From Undocumented Immigrant to Surgeon: Coming Full Circle to Serve My Community
Posted October 5, 2023
By Carolina Solis Sanabria, M.D., M.P.H., FACS
Physician (Research), Program Official
Division of Clinical and Health Services Research, National Institute on Minority Health and Health Disparities
Returning to the Washington D.C. area to do health disparities work at the National Institute on Minority Health and Health Disparities (NIMHD) and practice as a general surgeon at Holy Cross Hospital has been an opportunity to return to my community and my roots. I get an amazing opportunity to tackle health problems at the systemic/public health level as a program official at NIMHD. I also have the immense privilege of making an impact on individuals as a community general surgeon serving patients who are underserved. The combination of surgery and health disparities research reflects my personal experiences and passions.
As a 4-year-old girl, my family and I crossed the Rio Grande from Juarez, Mexico to El Paso, Texas. We quickly learned the challenges that came with being undocumented in the United States. Growing up, my family had limited access to health care—rarely seeing a doctor unless it was an emergency. Given these challenges, my family was quick to instill in me the value of getting an education.
It did not take much convincing on my family’s part for me to engage in academic pursuits. Early on, I developed a love for the medical sciences and in particular surgery given my love for human anatomy. I was always very curious about learning about how things work, and I got my first exposure to research in high school after winning a summer internship at the National Cancer Institute. In college, at Yale University, I studied Hookworm disease, a disease that is prevalent in low- and middle-income countries and contracted by walking barefoot on contaminated soil. After graduating from Yale, I was accepted into Harvard Medical School. I continued my interest in research and spent a summer in San Juan del Sur, Nicaragua, doing a prevalence study on intestinal parasites. These experiences led to my interest in health disparities research.
Photo of Dr. Carolina Solis Sanabria at the Cerro Negro Volcano in Leon, Nicaragua where she did a prevalence study on intestinal parasites.
Even though I had a strong interest in parasitology, I ultimately reverted to my original passion for surgery. One of my mentors was a surgeon who was doing global health work. It was exposure to this surgeon that showed me that I could merge my interests in surgery and health disparities research. As a result, in the middle of my residency at Duke University, I returned to Harvard University to pursue a master’s in public health and specializing in global health. I later won a Fulbright scholarship and traveled to Nicaragua to study access to surgical care.
After completing my training in surgery at Inova Fairfax Hospital in Virginia, I practiced as a traveling surgeon, working with the Indian Health Services in rural communities in Oklahoma, Montana, and Appalachia. As a traveling surgeon, I witnessed some of the challenges associated with practicing medicine in rural settings. This, and other experiences, help to inform the work I do daily at NIMHD. For example, my previous global health experiences helped to inform my participation in the Latin America: Synergizing Health Research Across the Hemisphere workshop, which focused on discussing research opportunities to reduce health and health care disparities related to non-communicable diseases. It also helped with my role as a project scientist in the Data Science Center for the Study of Surgery, Injury, and Equity (D-SINE) Africa. Additionally, my experiences in rural settings have helped to inform my work with the NIMHD Rural Health concept.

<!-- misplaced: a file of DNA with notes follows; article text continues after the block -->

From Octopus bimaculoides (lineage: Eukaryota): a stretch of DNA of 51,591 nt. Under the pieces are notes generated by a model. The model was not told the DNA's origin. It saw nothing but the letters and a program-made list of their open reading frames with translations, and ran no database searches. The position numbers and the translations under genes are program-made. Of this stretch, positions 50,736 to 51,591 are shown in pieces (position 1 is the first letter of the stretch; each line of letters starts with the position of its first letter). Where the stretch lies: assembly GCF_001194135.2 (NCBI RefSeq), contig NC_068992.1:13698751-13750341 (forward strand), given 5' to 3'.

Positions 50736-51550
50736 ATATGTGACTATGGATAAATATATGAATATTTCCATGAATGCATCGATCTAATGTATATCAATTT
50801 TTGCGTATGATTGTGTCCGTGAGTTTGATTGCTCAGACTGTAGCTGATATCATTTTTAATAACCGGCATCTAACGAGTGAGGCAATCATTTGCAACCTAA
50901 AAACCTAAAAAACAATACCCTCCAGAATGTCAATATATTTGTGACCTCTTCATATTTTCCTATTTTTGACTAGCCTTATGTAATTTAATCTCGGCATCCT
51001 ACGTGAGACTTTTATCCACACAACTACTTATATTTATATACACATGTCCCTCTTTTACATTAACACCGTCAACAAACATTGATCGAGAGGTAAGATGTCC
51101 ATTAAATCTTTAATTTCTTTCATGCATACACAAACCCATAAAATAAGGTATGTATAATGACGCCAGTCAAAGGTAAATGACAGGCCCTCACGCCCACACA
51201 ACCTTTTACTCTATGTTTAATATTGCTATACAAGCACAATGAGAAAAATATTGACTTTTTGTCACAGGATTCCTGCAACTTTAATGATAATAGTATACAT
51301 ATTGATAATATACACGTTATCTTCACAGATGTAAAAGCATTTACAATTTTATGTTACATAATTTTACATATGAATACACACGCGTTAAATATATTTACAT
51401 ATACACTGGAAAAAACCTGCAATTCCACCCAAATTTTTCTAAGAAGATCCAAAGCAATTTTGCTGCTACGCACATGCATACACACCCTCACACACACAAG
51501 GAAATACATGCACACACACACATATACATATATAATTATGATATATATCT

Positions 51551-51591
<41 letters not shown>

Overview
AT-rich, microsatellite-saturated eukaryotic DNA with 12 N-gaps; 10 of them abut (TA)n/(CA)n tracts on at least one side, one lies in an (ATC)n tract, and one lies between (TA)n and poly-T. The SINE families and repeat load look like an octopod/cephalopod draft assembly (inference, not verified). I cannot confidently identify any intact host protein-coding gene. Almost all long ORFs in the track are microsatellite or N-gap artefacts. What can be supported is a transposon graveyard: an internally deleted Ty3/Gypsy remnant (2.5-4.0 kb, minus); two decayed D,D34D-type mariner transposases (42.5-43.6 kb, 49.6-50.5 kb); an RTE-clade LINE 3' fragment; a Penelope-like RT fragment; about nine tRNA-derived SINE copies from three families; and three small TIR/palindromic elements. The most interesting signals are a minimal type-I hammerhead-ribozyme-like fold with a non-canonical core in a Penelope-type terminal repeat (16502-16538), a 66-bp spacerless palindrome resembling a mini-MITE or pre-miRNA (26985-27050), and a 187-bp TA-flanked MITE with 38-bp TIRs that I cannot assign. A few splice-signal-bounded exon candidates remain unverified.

I worked full time as a general surgeon at Holy Cross Hospital from 2018–2020. A large segment of the populations I worked with was Hispanic/Latino and many were uninsured. I witnessed the differences in access between those who had insurance and those who did not. Those without insurance came primarily to the emergency department and had complicated cases. I was truly grateful to be able to serve my community during this time.
When I was offered the role of a program official at NIMHD, I felt it would be an opportunity to help my community on a more significant level. It would provide an opportunity to contribute to policy and research on health issues related to my community, while I can still positively affect people’s lives as a physician and surgeon.
My clinical practice drives my public health work and vice versa. I currently work at the Holy Cross Health Center and the patients appreciate having a Hispanic physician who speaks their language. My experiences working with populations who are medically underserved fuels the passion for my health disparities work at NIMHD.
My work with populations experiencing health disparities has been influential in helping to develop various initiatives at NIH. For example, the Health care Worker Well-Being initiative was inspired by my work as a traveling surgeon in rural communities and seeing how nursing shortages affected patient care in these settings. I presented a concept on spirituality and religiosity that was, in part, fueled by identifying a health gap — which is that patients need to receive whole person health care for holistic well-being. Oftentimes, patients coming to me have complex psychosocial factors impacting their physical health and it is important to take these into consideration when providing care to them.
Although it has been a long journey since first crossing the Rio Grande to arrive in the United States, my experiences have brought me back full circle to pursue my passions while serving my community and the nation.